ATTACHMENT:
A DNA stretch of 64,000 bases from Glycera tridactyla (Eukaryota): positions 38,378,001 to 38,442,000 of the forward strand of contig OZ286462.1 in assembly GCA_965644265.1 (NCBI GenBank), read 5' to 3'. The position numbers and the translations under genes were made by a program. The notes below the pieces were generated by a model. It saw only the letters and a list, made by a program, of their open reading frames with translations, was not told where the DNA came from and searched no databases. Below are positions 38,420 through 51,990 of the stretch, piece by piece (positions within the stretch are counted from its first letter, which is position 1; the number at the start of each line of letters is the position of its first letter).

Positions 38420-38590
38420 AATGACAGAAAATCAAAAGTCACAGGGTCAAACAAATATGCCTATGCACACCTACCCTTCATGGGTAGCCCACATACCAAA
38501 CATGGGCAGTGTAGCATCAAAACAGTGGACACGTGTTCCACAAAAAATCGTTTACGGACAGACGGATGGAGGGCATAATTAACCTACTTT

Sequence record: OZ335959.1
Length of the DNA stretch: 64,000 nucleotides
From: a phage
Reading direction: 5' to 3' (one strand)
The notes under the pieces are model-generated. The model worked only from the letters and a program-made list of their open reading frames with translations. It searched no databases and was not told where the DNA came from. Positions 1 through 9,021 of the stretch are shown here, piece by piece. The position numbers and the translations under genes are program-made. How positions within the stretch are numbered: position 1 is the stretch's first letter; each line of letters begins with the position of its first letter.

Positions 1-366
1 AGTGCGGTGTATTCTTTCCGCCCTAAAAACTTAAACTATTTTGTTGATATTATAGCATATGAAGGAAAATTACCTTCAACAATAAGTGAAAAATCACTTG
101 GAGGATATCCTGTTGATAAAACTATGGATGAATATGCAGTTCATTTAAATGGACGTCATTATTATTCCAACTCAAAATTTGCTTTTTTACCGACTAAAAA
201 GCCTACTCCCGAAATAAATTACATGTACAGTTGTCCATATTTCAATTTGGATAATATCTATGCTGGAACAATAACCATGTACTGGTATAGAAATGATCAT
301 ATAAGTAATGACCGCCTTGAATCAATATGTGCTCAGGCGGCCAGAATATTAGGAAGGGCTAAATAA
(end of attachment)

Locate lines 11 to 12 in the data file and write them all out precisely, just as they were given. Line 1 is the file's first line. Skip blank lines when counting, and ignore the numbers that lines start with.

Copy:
1 AGTGCGGTGTATTCTTTCCGCCCTAAAAACTTAAACTATTTTGTTGATATTATAGCATATGAAGGAAAATTACCTTCAACAATAAGTGAAAAATCACTTG
101 GAGGATATCCTGTTGATAAAACTATGGATGAATATGCAGTTCATTTAAATGGACGTCATTATTATTCCAACTCAAAATTTGCTTTTTTACCGACTAAAAA